Rock quality designation (RQD), Uniaxial Compression Strength (UCS), hardness and rock abrasion all place a significant role in rock mechanics. Like RQD, hardness exhibits the quality of the rock where the UCS provides strength of the rock. Abrasion resistance of rock combines both the strength (binding material) and quality of the rock (how broken the material can become). Rock abrasion can be defined as the process of wearing away a surface by friction when particles of sand or small pieces of rock are carried across its surface by a glacier, stream, other materials or the wind. Noted and tested by  Okubo et al. (2011), rock abrasion resistance has a direct relationship with the wear occurring in the bits of rock drills, road headers, tunnel boring machines and other equipment, and has long been researched; however, further rock properties may be correlated to help predict wear of mining equipment, slope stability and underground rock conditions. Other notable past research indicating the need for further rock abrasion testing and showing distinct correlations between rock abrasion and other rock properties include  Yavuz et al. (2008),  Cargill and Shakoor (1990),  Kılıç and Teymen (2008), and  Petrica et al. (2013). As mentioned by  Kahraman & Gunaydin (2007), the boundaries and pores between grains represent weaknesses in the rock structure and failure of rocks generally takes place at the grain boundaries. Therefore, rock abrasion and RQD can be correlated according to the strength of the rock.
RQD is a field measurement to estimate the degree of fracturing in a rock mass in situ. RQD value depends on a number of parameters such as the state of in-situ stress, direction of drilling, degree of weathering, amount of jointing and is used as one parameter to determine rock mass rating (RMR). As the RQD percentage value increases, the less amount of fracturing should be observed and the quality of rock should improve. Like RQD, LA abrasion resistance is measured on a 0 to 100 percentage scale to determine the amount of material loss due to erodibility factors (i.e. wind, grinding, impact). LA Abrasion test results will indicate if a material (rock) is susceptible to wear indirectly by crushability; hence, will show how “intact” a rock mass is. Intact rock can be defined as the rock sections between fractures of the rock mass and do not contain major fractures within. A low RQD value will indicate higher weathering and contain less abrasion resistance due to lower hardness and intact strength properties. LA Abrasion like RQD can show an indirect relationship indicating the quality (rock mass) and strength (intact rock) as well as showing how cohesive rock specimens are. The higher the weathering and less cohesive the rock (regardless if intact or rock mass), the less the abrasion resistance and RQD will be. RQD and LA Abrasion property also have been used in comparison to determine scourability of bedrock of bridge foundations. Higher RQD and rock abrasion resistance will produce less scour potential. This paper investigated and compared LA Abrasion and RQD based on both rock mass and intact rock properties. The paper also proposes results using LA Abrasion testing to correlate RQD, shear strength, Geological Strength Index (GSI) and Rock Mass Rating (RMR) and UCS. Results, recommendations and conclusions are presented in the paper.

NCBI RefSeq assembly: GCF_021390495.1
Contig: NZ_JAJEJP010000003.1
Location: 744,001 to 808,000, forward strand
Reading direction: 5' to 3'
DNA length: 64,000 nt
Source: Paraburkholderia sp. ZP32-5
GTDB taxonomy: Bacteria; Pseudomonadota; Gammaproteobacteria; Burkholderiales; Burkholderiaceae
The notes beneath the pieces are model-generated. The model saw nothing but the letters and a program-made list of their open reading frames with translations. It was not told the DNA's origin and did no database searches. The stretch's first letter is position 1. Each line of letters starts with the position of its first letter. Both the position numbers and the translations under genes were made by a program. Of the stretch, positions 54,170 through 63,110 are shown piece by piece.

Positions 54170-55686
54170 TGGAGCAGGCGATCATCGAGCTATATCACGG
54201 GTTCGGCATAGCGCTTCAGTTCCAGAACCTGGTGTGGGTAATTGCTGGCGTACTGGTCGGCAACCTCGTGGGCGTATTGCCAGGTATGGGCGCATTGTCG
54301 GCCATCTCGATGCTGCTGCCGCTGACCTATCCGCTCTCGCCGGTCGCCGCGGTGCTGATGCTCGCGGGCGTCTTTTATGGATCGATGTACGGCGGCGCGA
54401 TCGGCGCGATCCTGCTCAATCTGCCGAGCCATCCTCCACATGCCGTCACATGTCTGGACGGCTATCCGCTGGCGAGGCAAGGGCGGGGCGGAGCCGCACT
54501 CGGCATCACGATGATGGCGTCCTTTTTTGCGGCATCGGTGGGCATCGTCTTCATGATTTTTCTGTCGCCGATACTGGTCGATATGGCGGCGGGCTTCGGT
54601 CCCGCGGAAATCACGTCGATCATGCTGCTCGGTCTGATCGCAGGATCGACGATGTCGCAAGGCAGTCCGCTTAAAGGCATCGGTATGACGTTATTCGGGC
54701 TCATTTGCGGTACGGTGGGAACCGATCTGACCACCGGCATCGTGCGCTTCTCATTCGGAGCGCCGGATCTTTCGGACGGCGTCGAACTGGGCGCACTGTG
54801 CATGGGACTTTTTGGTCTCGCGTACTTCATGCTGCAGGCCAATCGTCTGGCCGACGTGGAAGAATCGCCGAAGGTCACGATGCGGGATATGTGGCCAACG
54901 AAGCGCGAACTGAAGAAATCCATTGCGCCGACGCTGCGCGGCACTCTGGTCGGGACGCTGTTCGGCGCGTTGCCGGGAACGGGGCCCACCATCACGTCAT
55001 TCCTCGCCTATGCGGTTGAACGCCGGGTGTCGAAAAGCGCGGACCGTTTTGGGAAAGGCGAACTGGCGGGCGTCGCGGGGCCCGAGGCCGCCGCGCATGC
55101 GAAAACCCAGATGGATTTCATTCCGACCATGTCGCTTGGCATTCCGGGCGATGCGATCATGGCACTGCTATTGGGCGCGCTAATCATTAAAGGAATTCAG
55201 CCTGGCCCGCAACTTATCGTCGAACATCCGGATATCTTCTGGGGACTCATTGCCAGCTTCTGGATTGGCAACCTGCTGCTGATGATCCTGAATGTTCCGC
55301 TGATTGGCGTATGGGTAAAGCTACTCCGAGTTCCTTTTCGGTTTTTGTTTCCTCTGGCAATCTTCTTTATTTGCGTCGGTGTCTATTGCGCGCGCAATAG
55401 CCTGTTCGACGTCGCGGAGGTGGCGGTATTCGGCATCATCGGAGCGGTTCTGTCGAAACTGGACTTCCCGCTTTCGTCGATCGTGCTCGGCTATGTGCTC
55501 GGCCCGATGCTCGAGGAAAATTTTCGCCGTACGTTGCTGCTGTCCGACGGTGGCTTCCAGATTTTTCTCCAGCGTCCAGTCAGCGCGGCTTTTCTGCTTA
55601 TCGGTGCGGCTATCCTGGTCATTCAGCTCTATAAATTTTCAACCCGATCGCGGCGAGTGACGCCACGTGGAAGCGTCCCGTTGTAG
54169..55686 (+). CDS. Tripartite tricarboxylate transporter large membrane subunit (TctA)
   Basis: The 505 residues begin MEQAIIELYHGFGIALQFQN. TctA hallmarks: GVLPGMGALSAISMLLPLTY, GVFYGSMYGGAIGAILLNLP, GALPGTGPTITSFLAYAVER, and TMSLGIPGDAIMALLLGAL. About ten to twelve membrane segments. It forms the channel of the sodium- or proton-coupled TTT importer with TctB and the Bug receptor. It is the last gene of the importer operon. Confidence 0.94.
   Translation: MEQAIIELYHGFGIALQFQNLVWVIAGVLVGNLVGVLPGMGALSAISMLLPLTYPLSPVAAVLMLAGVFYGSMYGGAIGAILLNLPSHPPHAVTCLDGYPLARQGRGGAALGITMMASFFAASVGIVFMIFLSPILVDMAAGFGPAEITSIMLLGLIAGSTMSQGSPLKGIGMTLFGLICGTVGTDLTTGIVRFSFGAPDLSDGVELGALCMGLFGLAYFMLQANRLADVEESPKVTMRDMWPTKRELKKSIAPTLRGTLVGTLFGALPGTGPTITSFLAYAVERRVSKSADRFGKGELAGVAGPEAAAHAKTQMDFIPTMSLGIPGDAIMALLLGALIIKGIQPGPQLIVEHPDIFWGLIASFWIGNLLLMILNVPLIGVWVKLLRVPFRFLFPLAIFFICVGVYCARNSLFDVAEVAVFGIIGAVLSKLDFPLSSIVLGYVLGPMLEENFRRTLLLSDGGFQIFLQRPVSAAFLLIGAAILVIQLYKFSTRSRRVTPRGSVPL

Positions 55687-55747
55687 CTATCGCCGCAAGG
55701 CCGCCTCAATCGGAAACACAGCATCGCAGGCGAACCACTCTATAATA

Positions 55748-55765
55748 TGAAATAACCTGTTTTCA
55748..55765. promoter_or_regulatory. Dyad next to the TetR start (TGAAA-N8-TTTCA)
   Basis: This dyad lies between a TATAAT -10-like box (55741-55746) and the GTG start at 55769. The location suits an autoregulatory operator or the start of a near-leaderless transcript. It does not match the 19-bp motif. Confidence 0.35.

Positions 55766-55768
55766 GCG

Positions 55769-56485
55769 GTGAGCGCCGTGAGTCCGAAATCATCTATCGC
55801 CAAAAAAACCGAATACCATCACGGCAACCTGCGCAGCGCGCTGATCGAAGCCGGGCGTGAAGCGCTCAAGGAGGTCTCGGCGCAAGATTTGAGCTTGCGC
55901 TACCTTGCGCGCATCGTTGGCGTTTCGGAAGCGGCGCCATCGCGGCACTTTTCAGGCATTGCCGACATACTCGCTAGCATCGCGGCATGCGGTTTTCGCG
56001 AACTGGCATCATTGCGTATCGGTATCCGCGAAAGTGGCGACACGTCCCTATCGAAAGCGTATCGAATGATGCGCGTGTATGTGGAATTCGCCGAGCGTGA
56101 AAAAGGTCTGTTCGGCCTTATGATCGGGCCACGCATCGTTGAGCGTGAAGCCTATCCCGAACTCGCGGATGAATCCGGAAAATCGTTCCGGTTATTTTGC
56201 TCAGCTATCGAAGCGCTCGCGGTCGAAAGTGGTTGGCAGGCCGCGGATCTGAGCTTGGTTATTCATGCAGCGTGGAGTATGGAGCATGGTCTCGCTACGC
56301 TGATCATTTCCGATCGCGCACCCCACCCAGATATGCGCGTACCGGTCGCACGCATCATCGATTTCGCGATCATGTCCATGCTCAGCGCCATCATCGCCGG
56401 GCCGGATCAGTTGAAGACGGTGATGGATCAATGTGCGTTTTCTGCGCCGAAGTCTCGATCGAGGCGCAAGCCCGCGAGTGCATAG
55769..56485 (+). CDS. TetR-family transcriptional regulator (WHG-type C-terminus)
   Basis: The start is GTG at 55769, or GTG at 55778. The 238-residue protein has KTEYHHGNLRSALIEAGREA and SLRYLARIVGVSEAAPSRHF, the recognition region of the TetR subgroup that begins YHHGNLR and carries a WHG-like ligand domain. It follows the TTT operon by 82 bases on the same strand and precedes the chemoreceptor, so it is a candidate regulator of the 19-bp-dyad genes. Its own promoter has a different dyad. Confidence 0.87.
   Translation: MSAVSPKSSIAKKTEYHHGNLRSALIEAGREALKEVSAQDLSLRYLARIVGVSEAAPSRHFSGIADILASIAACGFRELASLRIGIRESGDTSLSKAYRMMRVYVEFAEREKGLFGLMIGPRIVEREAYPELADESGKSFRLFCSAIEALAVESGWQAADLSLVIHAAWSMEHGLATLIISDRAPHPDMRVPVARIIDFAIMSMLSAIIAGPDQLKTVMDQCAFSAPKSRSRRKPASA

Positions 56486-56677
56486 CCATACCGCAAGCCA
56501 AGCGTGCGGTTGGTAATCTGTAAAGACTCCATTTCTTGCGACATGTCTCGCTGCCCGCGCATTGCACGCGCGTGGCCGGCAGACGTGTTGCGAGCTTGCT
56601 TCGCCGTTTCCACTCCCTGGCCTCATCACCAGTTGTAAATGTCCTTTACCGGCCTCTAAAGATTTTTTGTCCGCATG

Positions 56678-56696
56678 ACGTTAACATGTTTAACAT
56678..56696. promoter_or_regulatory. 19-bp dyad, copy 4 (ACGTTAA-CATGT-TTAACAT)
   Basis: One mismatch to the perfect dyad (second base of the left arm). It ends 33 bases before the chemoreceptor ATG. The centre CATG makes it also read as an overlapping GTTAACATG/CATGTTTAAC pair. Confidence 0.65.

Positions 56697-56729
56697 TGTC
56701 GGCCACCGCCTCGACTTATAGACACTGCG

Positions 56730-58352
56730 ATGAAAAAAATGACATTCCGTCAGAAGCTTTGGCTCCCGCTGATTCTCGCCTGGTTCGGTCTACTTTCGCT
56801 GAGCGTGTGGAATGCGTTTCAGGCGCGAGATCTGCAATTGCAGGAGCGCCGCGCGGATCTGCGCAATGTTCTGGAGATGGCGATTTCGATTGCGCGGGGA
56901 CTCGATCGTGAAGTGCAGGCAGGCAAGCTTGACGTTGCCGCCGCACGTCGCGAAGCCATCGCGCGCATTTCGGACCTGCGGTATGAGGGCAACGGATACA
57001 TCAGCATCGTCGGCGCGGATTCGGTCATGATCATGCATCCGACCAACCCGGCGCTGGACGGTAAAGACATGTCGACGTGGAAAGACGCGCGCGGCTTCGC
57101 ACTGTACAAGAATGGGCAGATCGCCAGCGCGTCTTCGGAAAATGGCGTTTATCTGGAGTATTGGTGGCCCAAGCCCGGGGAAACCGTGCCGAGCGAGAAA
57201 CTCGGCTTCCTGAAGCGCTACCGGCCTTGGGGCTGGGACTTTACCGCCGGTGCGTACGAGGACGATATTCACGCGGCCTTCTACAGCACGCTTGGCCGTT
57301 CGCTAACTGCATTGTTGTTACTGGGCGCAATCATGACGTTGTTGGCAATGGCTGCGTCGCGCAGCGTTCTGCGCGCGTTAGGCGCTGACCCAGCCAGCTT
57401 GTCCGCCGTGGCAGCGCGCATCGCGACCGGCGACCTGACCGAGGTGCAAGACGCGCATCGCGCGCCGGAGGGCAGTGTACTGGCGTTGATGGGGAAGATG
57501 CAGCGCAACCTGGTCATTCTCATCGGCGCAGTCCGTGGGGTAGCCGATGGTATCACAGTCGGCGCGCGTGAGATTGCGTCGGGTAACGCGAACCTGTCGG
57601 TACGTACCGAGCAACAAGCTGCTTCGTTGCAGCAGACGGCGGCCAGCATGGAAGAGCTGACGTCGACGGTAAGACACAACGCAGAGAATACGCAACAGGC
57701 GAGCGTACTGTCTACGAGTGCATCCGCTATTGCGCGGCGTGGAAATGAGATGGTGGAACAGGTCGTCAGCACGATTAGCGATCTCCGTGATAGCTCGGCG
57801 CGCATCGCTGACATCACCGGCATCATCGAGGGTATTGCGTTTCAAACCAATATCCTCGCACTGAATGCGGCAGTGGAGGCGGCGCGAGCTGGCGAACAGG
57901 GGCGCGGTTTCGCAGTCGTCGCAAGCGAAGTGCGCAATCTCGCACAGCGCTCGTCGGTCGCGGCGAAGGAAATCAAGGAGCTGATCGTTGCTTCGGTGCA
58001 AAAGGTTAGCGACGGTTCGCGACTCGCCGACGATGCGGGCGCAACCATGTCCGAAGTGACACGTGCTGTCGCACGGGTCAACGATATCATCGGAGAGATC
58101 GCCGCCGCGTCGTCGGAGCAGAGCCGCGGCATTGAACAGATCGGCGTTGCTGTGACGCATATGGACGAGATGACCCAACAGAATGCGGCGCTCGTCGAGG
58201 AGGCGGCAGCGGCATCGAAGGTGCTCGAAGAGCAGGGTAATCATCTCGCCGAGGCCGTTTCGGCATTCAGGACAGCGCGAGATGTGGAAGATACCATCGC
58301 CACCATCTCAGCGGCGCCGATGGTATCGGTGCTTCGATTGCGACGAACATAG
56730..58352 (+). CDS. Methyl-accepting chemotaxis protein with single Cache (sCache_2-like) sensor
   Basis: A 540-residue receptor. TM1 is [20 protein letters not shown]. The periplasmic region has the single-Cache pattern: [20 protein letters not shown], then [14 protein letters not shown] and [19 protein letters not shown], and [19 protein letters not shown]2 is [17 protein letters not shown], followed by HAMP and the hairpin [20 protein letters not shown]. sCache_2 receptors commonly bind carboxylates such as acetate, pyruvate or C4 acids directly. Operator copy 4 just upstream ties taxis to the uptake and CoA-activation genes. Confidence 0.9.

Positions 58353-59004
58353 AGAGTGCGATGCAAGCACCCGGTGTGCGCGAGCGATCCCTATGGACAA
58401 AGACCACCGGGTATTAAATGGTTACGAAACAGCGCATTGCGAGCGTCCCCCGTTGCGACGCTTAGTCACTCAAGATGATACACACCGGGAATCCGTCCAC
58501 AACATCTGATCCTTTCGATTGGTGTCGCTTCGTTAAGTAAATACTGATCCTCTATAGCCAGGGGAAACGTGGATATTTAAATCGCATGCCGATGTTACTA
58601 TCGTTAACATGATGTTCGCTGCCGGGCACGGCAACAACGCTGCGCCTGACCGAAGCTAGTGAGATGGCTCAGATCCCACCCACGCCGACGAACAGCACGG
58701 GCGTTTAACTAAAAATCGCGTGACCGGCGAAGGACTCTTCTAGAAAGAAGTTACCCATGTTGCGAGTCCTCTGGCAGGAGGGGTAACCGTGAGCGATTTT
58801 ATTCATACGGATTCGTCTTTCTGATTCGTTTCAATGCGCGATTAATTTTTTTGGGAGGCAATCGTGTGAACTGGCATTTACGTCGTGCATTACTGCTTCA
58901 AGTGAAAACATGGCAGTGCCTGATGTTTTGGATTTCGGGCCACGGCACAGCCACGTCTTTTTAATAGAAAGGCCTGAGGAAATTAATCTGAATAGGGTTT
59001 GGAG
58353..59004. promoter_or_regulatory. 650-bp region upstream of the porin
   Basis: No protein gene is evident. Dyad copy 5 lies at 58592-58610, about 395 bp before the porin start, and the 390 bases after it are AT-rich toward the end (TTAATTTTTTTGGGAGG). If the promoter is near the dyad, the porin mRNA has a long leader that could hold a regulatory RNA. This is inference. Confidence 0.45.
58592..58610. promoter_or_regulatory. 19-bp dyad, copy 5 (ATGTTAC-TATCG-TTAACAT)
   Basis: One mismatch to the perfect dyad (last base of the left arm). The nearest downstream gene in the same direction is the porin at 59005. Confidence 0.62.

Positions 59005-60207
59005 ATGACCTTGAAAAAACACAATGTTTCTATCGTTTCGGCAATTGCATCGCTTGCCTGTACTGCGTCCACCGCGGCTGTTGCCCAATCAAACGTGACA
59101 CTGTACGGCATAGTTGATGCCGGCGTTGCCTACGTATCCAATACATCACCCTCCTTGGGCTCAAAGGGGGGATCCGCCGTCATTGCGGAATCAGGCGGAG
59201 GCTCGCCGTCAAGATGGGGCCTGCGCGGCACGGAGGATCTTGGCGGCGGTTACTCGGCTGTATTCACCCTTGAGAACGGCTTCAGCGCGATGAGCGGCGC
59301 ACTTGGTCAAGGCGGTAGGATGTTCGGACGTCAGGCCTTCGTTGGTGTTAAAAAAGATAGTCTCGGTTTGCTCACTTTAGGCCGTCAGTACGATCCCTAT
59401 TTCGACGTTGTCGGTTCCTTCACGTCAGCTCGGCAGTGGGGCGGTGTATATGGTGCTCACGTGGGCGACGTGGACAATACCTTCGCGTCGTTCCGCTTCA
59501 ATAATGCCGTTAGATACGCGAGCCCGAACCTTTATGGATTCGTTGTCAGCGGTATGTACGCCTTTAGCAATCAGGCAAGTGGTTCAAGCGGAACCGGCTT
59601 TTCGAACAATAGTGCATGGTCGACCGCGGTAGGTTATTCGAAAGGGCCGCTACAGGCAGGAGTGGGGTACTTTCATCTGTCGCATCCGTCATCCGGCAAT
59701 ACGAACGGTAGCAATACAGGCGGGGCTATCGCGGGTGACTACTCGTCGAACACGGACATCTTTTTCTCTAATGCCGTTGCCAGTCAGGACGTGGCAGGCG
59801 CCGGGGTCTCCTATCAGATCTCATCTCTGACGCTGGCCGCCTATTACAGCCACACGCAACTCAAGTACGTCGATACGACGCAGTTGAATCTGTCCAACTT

2. Materials and Methods
A key aspect for obtaining properties of intact rock, fracture strength and rock masses is laboratory and field testing or measurements. Through laboratory testing essential properties can be used to understand rock behavior, composition and abrasion resistance. Numerous laboratory properties were gathered in order to provide significant information relating rock hardness, RQD and abrasion. The following section describes the tests performed and the results acquired to create correlations and relationships between the rock properties mentioned above. These laboratory and field measurements include:
・ Uniaxial Compression Testing,
・ Brazilian Disk Tension Testing,
・ Triaxial Compression Testing,
・ LA Abrasion Testing,
・ Rock Quality Designation (field),
・ Hardness (field).
The stresses obtained from uniaxial compression, triaxial compression and Brazilian disk tension intact testing develop a general strength criterion exhibited in Figure 1. Negative σ3 values indicate rock in tension obtained from the Brazilian disk testing. For this investigation, numerous core samples were taken from a large mining operation in the western United States. All samples were taken from the same rock type which consisted of quartzite or hornfels/quartzite and from nearby drill holes keeping the consistency of weathering and alteration. Field hardness and RQD were taken for all samples. The samples were then tested to develop an intact strength criteria and LA Abrasion testing was performed from the crushed broken samples. Rock hardness was measured in the field using a geological pick, knife or thumbnail depending on the hardness of the rock. Table 1 exhibits the ranges and procedures for measuring the hardness of rock using both visual and based on the UCS of the rock.